A NATIONAL newspaper is helping to put Southampton on the map after they produced a special edition magazine authored by young local writers and creatives.

Announced today, The Big Issue has turned the spotlight on the UK City of Culture-longlisted city of Southampton with a special supplement.

The social enterprise has created a free 24-page mini-magazine in partnership with GO! Southampton BID, written and designed with the help of local writers and creatives.

The magazine will be distributed nationally by vendors alongside this week’s edition of The Big Issue.

A total of 125,000 copies of the special edition were dropped through letterboxes in Southampton ahead of the Re:Claim Street Festival in September.

Now, as Southampton celebrates reaching the final eight in the running for the 2025 City of Culture title, it is being shared for free with regular copies of The Big Issue UK-wide in the October 18 edition.

The magazine will include several exciting features, including: an exclusive ‘Secret Southampton’ walking guide and map, showing lesser-known art and culture spots in the city: top street artists’ guide to graffiti and getting started in creating street art, with JXC, Latchkeykid and My Dog Sighs; my Southampton’ feature with young people from the city sharing what makes it a vibrant, diverse, artistic and cultural place to live: and a profile on Southampton FC’s charity, Saints Foundation, and the great opportunities they create for young people in the city through sport.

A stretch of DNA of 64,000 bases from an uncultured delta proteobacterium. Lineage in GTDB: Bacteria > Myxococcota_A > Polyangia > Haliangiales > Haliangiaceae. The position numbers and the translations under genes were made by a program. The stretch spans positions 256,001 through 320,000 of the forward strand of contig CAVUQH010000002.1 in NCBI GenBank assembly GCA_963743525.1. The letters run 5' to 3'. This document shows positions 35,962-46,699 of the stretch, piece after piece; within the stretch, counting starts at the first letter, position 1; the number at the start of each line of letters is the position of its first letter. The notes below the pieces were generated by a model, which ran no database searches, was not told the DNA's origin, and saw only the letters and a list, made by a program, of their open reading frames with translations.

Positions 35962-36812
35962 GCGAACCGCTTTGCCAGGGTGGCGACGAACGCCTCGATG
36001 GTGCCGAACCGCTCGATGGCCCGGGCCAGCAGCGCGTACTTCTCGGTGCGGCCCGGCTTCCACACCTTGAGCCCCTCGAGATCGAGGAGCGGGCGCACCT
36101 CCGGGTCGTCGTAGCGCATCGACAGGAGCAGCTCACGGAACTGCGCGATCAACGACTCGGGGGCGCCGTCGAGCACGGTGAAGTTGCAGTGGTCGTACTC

Giles Semper, Executive Director of GO! Southampton, said: “This is the second time we’ve collaborated with The Big Issue.

"We do it because we firmly support their ‘a hand up not a handout’ philosophy, because we feel they are an authentic voice for British cities and because we think the writing is about as good as you can find.

"I feel they ‘get’ Southampton and its cultural life in this magazine, but I look forward to hearing what others think.
“As we press on with our UK City of Culture bid, it’s brilliant to feel we have the backing of a ground-breaking institution like The Big Issue.

"This is another thing we’ve done that puts us ahead of other competing cities. Let’s hope the judges take notice.”